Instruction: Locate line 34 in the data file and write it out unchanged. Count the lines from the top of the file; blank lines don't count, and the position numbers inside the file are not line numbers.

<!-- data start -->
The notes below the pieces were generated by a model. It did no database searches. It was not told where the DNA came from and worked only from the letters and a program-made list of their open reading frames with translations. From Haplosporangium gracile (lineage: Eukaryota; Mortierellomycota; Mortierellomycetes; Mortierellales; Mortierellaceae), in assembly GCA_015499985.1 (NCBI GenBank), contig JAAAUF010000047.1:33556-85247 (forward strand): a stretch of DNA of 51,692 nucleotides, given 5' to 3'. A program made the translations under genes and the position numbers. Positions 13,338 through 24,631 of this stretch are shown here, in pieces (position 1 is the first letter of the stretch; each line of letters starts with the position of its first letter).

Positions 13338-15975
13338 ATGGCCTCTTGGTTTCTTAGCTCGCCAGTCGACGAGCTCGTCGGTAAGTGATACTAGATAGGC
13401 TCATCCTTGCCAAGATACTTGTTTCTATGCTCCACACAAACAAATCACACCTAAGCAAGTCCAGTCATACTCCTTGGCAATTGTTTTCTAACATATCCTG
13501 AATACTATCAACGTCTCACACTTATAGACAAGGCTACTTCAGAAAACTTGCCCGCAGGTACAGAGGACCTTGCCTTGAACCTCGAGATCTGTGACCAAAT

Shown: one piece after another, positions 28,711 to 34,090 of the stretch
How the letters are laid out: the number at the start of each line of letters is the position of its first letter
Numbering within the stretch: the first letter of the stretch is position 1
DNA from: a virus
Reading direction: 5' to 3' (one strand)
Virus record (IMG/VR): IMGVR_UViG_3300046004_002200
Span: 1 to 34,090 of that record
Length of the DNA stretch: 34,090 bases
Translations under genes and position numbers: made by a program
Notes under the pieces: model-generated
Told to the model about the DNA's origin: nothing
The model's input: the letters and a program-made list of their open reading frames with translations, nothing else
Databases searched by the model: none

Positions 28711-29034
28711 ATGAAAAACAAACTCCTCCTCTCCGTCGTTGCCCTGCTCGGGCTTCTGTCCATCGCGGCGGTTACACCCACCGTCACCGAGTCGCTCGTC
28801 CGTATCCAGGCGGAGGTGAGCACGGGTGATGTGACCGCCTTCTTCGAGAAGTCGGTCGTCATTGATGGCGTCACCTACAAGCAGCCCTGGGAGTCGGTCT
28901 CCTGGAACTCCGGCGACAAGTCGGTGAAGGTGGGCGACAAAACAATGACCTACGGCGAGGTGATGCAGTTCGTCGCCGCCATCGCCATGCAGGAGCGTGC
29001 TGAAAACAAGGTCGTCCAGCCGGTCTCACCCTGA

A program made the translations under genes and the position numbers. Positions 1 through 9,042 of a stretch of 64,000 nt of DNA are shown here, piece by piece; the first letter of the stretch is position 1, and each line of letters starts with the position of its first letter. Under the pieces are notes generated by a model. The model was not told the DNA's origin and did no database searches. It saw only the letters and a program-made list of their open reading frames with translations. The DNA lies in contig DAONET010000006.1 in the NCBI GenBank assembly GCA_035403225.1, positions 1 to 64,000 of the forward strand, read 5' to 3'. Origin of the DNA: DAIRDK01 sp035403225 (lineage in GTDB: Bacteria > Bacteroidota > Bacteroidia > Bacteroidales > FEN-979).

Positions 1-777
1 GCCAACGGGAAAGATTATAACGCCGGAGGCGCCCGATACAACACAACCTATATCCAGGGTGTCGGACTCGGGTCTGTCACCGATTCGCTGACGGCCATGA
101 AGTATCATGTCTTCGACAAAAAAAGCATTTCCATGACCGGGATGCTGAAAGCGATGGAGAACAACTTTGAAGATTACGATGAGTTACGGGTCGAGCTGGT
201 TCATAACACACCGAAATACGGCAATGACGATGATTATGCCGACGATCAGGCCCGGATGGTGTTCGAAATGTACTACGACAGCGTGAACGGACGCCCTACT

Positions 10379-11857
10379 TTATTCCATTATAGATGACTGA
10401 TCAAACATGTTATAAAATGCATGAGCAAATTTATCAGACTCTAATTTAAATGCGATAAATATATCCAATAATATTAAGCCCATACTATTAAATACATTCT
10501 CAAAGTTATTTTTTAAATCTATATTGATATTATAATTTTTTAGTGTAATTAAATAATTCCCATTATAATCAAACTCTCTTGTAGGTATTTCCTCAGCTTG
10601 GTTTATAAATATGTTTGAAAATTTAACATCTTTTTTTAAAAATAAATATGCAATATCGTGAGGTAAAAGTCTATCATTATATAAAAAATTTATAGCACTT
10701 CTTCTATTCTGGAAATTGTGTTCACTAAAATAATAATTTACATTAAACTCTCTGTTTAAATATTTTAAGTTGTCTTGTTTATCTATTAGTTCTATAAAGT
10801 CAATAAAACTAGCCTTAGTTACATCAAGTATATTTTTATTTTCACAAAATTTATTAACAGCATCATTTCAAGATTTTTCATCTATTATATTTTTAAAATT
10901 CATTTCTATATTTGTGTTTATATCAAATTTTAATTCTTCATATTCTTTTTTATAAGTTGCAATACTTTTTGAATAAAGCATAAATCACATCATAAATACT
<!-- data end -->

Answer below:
10701 CTTCTATTCTGGAAATTGTGTTCACTAAAATAATAATTTACATTAAACTCTCTGTTTAAATATTTTAAGTTGTCTTGTTTATCTATTAGTTCTATAAAGT